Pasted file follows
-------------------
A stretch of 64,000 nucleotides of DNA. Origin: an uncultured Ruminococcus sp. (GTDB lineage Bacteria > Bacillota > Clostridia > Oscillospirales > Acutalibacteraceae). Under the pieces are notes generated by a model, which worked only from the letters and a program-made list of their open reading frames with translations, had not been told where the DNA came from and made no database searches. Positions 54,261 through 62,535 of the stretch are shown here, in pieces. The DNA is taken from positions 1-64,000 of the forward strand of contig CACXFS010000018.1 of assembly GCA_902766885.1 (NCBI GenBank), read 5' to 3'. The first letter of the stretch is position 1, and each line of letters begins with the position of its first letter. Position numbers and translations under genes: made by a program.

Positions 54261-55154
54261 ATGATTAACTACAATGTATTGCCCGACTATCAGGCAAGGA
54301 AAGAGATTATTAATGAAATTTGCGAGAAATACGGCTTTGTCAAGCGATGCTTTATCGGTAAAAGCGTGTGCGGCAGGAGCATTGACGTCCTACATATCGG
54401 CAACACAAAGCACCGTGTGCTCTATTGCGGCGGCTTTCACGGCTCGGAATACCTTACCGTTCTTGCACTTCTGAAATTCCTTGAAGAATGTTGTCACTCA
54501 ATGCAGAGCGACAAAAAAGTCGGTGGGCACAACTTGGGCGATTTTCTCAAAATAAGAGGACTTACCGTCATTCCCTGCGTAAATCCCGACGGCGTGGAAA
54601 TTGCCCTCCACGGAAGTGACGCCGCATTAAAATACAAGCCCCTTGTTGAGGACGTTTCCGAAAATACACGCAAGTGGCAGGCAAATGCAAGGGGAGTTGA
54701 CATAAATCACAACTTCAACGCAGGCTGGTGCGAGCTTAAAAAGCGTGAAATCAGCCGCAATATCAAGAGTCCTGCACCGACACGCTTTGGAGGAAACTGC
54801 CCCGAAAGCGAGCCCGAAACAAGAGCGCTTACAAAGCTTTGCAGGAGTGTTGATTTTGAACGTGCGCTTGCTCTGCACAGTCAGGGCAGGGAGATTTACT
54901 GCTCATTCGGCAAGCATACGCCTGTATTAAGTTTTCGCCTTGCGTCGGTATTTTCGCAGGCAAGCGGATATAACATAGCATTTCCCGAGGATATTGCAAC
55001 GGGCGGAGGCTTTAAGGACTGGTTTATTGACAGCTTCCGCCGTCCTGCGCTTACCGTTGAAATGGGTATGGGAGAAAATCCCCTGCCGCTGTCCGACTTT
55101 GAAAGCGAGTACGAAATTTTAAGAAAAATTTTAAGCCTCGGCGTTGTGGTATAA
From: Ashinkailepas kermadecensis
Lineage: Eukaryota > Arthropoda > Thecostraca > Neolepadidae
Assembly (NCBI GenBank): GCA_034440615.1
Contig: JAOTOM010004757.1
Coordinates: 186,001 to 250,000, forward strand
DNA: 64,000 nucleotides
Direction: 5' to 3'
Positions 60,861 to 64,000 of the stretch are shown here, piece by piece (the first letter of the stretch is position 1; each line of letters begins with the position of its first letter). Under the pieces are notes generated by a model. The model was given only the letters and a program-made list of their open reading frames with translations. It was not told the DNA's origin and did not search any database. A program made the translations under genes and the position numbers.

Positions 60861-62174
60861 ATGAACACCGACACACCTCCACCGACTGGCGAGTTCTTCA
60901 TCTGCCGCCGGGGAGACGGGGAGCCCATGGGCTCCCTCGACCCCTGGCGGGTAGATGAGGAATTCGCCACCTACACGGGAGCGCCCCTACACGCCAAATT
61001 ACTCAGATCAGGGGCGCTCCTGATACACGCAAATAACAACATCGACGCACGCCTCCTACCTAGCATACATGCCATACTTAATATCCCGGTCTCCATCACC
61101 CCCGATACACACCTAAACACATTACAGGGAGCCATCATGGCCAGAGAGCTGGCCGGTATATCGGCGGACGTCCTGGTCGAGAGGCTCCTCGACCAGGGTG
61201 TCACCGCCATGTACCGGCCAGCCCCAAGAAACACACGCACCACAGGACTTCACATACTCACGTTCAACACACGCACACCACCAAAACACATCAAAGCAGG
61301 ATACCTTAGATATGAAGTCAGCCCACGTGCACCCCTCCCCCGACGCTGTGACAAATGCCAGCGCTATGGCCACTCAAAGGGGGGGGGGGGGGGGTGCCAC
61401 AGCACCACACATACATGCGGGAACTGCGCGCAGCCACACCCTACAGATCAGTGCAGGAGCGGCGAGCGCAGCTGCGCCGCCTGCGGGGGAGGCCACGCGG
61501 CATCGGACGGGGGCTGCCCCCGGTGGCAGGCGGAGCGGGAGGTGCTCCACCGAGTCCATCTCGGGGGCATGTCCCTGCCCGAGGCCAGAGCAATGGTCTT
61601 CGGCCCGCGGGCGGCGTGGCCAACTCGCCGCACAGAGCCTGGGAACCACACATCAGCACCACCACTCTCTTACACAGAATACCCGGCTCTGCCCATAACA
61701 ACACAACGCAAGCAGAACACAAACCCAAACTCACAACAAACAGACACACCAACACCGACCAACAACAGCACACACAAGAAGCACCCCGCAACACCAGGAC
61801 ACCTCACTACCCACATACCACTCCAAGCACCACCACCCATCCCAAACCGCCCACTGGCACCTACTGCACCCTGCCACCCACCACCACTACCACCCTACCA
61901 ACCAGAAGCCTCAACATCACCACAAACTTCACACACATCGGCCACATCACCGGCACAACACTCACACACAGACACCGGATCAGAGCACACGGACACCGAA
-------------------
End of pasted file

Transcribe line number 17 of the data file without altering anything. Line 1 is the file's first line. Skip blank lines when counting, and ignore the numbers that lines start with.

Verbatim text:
Coordinates: 186,001 to 250,000, forward strand